by Brian Hioe
Photo Credit: Solomon203/WikiCommons/CC
SIX DOMESTIC CASES and five imported cases were reported at the Central Epidemic Command Center’s (CECC) daily press conference today. None of these cases were already in quarantine, though some cases were under self-health management. No new deaths were announced.
Four cases were in Taipei and two were in New Taipei. 90.1% of cases to date have been released from quarantine.
Three of the cases in Taipei were found among workers in the Taipower Building. Two of the cases were found on the same floor, while another case was on a different floor, though the source of infection is known for this case and the two cases on the same floor are considered a cluster. The floor where the cases were found is being PCR tested and has been disinfected, with the CECC recommending that the entire building be tested. As a result, over 80 have been put in quarantine hotels in connection with the Taipower Building cluster and 2,550 will be tested today, but results have not yet come in. Only half of workers were required to come into work today, with the floor where the infections were found being asked to stay at home for a week, and the floor closed for three days.
Information on the new cases today (left), on the imported cases reported today (center), and further data released by the CECC (right). Photo credit: Ministry of Health and Welfare/Facebook
The Taipower Building cluster includes a pregnant woman who had two doses of Moderna, but did not reach a full fourteen days after vaccination, who had light symptoms. There have been nine breakthrough cases domestically of individuals who were fully vaccinated and reached fourteen days after vaccination. Three of these cases were found to have the Delta variant, while the variant could not be confirmed. Five of the nine breakthrough cases had symptoms, while the rest were asymptomatic.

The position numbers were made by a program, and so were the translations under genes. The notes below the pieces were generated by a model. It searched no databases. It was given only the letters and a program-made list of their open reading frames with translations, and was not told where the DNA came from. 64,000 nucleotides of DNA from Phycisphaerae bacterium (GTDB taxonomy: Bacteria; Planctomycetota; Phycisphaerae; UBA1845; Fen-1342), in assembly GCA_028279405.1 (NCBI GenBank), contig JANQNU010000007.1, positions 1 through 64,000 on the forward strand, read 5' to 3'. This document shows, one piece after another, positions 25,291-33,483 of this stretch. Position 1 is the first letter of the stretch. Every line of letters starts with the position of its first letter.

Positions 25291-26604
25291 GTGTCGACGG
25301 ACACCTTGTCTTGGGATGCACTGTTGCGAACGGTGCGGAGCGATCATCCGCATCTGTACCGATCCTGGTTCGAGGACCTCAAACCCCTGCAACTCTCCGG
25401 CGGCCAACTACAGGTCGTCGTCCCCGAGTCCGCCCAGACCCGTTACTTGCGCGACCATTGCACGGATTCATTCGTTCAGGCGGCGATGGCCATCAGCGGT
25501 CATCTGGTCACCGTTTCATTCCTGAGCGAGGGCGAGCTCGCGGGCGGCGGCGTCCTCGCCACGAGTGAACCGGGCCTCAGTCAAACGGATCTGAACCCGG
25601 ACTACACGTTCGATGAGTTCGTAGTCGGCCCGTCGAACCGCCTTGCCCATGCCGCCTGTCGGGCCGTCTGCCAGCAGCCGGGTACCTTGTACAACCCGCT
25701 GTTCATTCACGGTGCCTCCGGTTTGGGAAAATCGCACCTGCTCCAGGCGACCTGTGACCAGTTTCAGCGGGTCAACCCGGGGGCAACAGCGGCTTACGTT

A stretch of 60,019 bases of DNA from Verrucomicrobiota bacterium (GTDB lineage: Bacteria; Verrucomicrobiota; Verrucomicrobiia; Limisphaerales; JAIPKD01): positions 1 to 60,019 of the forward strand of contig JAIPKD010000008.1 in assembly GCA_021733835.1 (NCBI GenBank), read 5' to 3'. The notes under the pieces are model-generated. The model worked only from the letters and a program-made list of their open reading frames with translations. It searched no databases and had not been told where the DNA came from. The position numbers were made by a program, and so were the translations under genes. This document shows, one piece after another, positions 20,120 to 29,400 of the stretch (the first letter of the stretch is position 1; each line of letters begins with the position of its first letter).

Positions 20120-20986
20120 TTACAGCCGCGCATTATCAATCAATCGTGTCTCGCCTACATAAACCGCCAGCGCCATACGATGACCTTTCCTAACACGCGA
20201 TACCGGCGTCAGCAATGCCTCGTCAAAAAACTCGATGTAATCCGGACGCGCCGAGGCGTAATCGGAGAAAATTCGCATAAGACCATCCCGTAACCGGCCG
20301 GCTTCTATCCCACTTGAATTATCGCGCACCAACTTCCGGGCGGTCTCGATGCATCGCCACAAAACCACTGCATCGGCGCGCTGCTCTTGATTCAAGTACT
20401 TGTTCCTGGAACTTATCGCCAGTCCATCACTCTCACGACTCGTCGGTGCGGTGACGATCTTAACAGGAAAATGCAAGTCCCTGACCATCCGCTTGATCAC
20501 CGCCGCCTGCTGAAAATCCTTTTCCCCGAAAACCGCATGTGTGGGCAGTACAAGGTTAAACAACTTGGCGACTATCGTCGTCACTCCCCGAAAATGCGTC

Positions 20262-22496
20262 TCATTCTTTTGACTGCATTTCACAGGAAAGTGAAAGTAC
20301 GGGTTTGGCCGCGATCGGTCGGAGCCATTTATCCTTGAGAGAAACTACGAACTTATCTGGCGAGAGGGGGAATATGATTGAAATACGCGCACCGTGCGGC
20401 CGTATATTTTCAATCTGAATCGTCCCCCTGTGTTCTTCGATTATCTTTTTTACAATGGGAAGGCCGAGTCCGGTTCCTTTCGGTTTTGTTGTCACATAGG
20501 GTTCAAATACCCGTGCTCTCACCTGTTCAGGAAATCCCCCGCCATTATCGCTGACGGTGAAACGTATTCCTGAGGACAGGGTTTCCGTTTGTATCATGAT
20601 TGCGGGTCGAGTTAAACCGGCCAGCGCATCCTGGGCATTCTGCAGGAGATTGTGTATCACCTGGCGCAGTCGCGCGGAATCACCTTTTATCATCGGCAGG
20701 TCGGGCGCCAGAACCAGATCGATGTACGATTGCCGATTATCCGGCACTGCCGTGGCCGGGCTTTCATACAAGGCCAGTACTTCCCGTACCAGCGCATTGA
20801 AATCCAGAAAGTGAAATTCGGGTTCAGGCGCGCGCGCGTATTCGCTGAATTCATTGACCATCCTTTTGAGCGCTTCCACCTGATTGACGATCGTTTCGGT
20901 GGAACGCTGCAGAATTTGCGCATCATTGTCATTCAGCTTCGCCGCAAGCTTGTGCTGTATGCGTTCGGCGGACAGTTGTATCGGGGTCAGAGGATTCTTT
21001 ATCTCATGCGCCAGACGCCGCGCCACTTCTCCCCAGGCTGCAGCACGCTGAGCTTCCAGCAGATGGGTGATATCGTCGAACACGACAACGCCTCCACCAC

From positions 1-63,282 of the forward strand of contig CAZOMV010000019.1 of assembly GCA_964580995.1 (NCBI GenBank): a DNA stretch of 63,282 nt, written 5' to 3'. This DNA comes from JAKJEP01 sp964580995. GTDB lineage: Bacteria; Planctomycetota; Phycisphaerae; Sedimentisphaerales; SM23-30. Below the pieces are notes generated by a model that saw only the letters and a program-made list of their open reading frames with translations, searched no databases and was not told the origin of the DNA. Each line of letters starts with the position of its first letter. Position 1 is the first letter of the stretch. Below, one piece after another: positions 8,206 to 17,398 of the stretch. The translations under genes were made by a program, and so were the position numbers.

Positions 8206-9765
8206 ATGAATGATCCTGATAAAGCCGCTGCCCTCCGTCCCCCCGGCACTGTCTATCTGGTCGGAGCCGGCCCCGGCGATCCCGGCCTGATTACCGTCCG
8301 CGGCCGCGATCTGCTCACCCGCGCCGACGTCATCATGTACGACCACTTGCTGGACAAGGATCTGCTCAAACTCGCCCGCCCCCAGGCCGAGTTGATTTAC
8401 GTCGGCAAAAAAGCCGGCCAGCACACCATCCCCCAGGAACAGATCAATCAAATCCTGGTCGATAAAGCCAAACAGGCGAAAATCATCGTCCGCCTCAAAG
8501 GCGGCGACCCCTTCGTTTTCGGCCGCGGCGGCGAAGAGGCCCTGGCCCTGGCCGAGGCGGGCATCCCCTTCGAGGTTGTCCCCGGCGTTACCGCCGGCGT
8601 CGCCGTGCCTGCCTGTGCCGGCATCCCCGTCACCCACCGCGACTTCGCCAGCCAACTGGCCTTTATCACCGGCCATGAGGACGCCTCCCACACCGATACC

One of the imported cases previously entered Taiwan in May and was coughing during this time, but tested negative then.
The Food and Drug Administration will make a decision on allowing for Moderna vaccination for individuals between 12 and 17 soon, possibly as quickly as this afternoon. Nonetheless, if vaccinations for students between 12 and 17 take place, this will take place primarily after schools open, and once BioNTech vaccines are available. As some Moderna vaccines need to be used for second dose vaccination, vaccination of students will take place primarily with BioNTech vaccines.
Regarding reports that children between 0 and 3 years old may be more transmissible, the CECC stated that this may be due to closer contacts with children. At the same time, there have not been enough cases of transmission among children in Taiwan to have a conclusion regarding this domestically, which may also be due to the fact that the primary variant found in Taiwan is the Alpha variant. The CECC stressed that unvaccinated people are still the most likely to spread COVID-19.
410,000 have made appointments to be vaccinated for the upcoming sixth round of vaccination. Individuals 20 to 35 who indicated willingness to be vaccinated with Medigen before August 12th are eligible to be vaccinated, increasing the age range for eligibility. Appointments can be made between 4 PM on August 18th and 12 PM on August 20th, extending the period for making appointments by two days, since this was originally scheduled to end on August 18th. Vaccinations will be conducted August 23rd and August 29th. Medigen vaccinations are allowed for those above twenty years old.
There have been seven cases of blood clots reported after AstraZeneca vaccination so far. 527 individuals have applied for compensation for reactions after vaccination, though no applications have been approved yet, and they are being evaluated.